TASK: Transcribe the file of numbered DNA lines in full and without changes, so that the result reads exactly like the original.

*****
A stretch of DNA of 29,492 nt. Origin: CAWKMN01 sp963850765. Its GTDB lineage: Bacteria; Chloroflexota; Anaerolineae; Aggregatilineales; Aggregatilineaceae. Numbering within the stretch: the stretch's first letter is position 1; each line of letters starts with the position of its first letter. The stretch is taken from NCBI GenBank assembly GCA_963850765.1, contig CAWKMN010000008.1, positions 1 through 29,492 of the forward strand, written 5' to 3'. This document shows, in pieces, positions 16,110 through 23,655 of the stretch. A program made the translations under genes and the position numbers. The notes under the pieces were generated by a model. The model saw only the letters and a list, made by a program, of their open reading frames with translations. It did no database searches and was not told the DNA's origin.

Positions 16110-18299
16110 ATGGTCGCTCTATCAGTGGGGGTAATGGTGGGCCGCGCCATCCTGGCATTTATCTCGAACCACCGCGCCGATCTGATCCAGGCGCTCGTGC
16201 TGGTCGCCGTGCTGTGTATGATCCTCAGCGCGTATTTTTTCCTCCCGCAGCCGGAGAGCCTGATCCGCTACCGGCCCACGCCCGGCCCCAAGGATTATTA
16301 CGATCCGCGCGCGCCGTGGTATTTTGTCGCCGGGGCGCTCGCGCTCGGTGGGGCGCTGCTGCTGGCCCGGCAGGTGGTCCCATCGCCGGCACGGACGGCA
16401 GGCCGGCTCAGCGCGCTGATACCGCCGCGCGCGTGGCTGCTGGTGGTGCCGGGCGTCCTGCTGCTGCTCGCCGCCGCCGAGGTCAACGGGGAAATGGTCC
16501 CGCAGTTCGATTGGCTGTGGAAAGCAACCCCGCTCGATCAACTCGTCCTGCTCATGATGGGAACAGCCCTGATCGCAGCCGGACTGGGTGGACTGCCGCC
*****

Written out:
A stretch of DNA of 29,492 nt. Origin: CAWKMN01 sp963850765. Its GTDB lineage: Bacteria; Chloroflexota; Anaerolineae; Aggregatilineales; Aggregatilineaceae. Numbering within the stretch: the stretch's first letter is position 1; each line of letters starts with the position of its first letter. The stretch is taken from NCBI GenBank assembly GCA_963850765.1, contig CAWKMN010000008.1, positions 1 through 29,492 of the forward strand, written 5' to 3'. This document shows, in pieces, positions 16,110 through 23,655 of the stretch. A program made the translations under genes and the position numbers. The notes under the pieces were generated by a model. The model saw only the letters and a list, made by a program, of their open reading frames with translations. It did no database searches and was not told the DNA's origin.

Positions 16110-18299
16110 ATGGTCGCTCTATCAGTGGGGGTAATGGTGGGCCGCGCCATCCTGGCATTTATCTCGAACCACCGCGCCGATCTGATCCAGGCGCTCGTGC
16201 TGGTCGCCGTGCTGTGTATGATCCTCAGCGCGTATTTTTTCCTCCCGCAGCCGGAGAGCCTGATCCGCTACCGGCCCACGCCCGGCCCCAAGGATTATTA
16301 CGATCCGCGCGCGCCGTGGTATTTTGTCGCCGGGGCGCTCGCGCTCGGTGGGGCGCTGCTGCTGGCCCGGCAGGTGGTCCCATCGCCGGCACGGACGGCA
16401 GGCCGGCTCAGCGCGCTGATACCGCCGCGCGCGTGGCTGCTGGTGGTGCCGGGCGTCCTGCTGCTGCTCGCCGCCGCCGAGGTCAACGGGGAAATGGTCC
16501 CGCAGTTCGATTGGCTGTGGAAAGCAACCCCGCTCGATCAACTCGTCCTGCTCATGATGGGAACAGCCCTGATCGCAGCCGGACTGGGTGGACTGCCGCC